Coming soon to BSoMT…unless we run out of Diesel …or we split a link in one of the tracks in which case it may be a little while before turrets and Tigers finally arrives…in fact none of the above is true any more for here it is in all of its anticlimactic glory…and feel to press play for that ambient battlefield experience as you read on…

BSoMT takes command of a Sherman and heads off for a brief trek across France sampling wine, cheese and Tiger-bread…well I will be driving the English adaptation actually! (the Firefly)… not only because I am of English origin, but because it also has a much better anti-tank cannon and there are a lot of nasty Tigers out there! If I am to be cannon fodder for them, I want to at least give back as good as I get.

Patton’s Best (my rather grubby and war-worn copy)

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Curses! Stuck in reverse all the way across Western France. Out of bread and cheese…all these quaint little French villages are crawling with Tigers…French zoos really have a lot to answer for, you know……yes, I know Tigers are open field tanks but as Kelley’s Heroes is one of my all time favourite films, I always picture Shermans up against Tigers in the narrow French streets…how else would a Sherman stop itself from being blown to iron filings?



I’ve always had a fascination with mechanised elements of war…I don’t like war generally, have no fondness of war films (except the few where war is incidental to the principal plot like Kelley’s Heroes, Hannibal Brookes, Escape to Victory) but the development of armoured might…cunning, and often ludicrous, solutions to military conundrums, the tank has a place of admiration for me in recognition of its engineering, versatility, development and design concepts.

…well, now I discover I get to drive my very own Sherman across 1940’s France.



What’s All The Fuss About?

I have absolutely no idea if there is even the slightest fuss about this little title from the Avalon Hill stable of the 80’s. I made my copy as a print & play effort using files from BGG so don’t even know if original versions are available now (maybe for a gazillion quid on e-bay)


There is a vassal module for the game but, again, I don’t really partake in digitised versions of games, preferring the tactile nature of card, paper and whatever other tasty components are bunged in a game box.

And so back to the heading…I doubt this was ever a particularly popular title because in its day, solo gameplay was not what would be deemed “the thing self-respecting gamers do”. In today’s climate that is a completely different story and solo play has been on a constant rise in popularity over the last few years…and as a solo gamer, I decided to check this out after watching the Original Grognard play-through on Youtube.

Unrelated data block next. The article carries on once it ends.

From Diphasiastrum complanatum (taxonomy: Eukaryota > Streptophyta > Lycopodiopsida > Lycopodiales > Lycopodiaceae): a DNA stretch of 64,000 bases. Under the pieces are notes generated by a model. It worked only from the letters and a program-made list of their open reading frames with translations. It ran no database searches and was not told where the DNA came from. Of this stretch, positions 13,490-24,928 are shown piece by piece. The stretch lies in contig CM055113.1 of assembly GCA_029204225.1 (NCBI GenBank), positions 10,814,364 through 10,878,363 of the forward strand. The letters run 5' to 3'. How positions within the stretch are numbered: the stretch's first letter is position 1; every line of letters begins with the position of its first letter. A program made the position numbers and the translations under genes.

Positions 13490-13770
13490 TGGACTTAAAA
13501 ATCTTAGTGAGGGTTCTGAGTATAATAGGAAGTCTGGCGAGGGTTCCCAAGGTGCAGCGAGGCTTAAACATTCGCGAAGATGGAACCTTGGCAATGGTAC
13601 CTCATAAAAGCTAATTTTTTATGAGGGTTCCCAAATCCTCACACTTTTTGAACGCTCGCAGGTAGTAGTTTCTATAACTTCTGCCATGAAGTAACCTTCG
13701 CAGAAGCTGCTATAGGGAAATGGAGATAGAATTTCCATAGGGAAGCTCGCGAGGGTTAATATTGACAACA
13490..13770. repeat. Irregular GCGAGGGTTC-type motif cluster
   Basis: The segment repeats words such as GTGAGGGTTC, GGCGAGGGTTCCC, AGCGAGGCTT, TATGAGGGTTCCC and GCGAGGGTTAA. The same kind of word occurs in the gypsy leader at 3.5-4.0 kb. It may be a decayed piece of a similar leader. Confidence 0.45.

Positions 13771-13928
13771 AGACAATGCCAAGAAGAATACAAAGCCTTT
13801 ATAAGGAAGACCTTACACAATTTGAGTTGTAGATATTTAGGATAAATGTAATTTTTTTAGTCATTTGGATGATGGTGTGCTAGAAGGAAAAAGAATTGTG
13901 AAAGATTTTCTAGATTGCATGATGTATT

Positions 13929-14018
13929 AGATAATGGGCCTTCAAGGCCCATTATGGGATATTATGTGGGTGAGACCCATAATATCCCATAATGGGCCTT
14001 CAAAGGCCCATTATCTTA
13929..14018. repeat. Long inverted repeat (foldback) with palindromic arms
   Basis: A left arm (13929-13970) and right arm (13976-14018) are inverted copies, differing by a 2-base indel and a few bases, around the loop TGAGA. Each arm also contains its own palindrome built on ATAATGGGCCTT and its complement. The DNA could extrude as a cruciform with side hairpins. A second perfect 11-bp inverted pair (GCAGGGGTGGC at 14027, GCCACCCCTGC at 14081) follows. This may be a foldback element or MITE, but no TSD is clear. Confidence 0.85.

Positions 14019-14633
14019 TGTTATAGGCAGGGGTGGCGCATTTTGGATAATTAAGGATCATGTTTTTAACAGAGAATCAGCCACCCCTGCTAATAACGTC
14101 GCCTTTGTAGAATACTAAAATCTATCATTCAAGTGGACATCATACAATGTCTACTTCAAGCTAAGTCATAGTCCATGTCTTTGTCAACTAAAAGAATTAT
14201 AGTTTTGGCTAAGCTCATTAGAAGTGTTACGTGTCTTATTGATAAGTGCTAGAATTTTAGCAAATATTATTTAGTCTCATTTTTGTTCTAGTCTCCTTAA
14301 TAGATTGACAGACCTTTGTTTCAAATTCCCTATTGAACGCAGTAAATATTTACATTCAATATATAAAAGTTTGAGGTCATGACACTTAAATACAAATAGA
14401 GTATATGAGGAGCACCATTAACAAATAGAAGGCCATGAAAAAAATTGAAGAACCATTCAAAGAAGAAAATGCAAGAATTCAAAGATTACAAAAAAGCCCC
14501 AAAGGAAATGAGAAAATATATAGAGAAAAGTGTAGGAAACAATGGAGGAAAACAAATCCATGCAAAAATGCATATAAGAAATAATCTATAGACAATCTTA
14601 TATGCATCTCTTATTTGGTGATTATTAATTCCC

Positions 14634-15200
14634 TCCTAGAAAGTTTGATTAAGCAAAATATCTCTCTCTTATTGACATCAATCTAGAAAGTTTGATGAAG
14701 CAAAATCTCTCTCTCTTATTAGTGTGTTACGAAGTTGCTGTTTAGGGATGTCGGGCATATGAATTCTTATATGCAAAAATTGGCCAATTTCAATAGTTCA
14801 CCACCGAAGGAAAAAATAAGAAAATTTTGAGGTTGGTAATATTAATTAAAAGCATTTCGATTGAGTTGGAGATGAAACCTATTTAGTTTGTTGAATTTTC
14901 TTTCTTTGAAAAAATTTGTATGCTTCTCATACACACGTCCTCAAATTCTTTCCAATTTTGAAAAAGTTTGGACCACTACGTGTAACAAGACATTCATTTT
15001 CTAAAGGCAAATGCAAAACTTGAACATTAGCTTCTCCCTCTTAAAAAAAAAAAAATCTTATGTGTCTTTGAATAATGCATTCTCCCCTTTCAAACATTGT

Popular or not, I have to admit upfront I really enjoyed this game despite a number of, shall we say wrinkles?



Immersion or Subversion?

I don’t think the immersive nature of this game can be questioned. The way the game works really drops you in the turret hole and puts you at the spearhead of a unit moving its way across occupied territory…but more on the nice little mechanics later. Aesthetically the game is quite good. The landscape map is nice, the tank sheet is functional and the counter art I have used (not original work) is pleasant enough but it’s not going to win any awards for presentation. That said, it is the effective way the game plays out that is responsible for immersing the lonely tank commander into WW2 Northern France; not a reliance on pretty pictures to do the job.


Every small element of piloting a tank across a landscape is present from issuing commands to driver, gunners, spotters to the guy who polishes the bullets. There is so much more to it than ‘roll a die and move X number of hexes’. In actual fact the tank itself doesn’t move at all but I will touch on this later. This level of detail makes one feel that we truly control the destiny of the tank and its crew. Spotting enemy, discovering the sneaky beggars hiding in all sorts of terrain, relying on other tanks (off the map but still part of the group)…There is a point to the game and experience points are gained for a variety of achieved goals be it blowing up a an Elefant (zoos again…


no I refer to the Ferdinand variety of tank destroyer), or traversing a number of enemy sectors of control or simply drinking gallons of local wine…but this almost feels insignificant as all your time and energy is dedicated to just staying alive.


Mechanical Attributes:

The entire game follows a rather lengthy but logical sequence of events, actions and situations each turn. The chart under the map leads us through each stage and there is nothing exciting or groundbreaking here. Where things do get interesting is with the handling of movement and relative positioning.


Movement is simple. A marker is moved from sector to sector showing the tank crews progress and indicating the potential likelihood of encountering enemies (number, strength etc) but the tank its self is a stationary marker in the centre of a zoned sheet. This controls positioning of enemies and their orientation with regards to the Sherman (facing, side on etc). Now hold on to your tank driver goggles because this is the interesting part. If the Sherman moved all enemies would move a zone towards the Sherman marker


As commander of the tank, the solo player has to think of, and track all the ammunition that may be required for a successful mission. Decisions like ‘will we meet mostly light resistance of troops and trucks…at which point HE rounds would be suitable …or are we likely to face a King Tiger…at which point AP rounds would have been more appropriate.

‘Spotting’ adds an additional level of realism. All armoured enemy, for example, would be considered a Tiger until spotted…making it important to identify foe in order to dispatch them readily and not take unnecessary damage

Needless to say, as with many solo war-game styles, there is death by a million charts which takes a while to become familiar with, but they are all straight forward and do a sterling job. Obviously this must be considered when considering tackling Patton’s Best.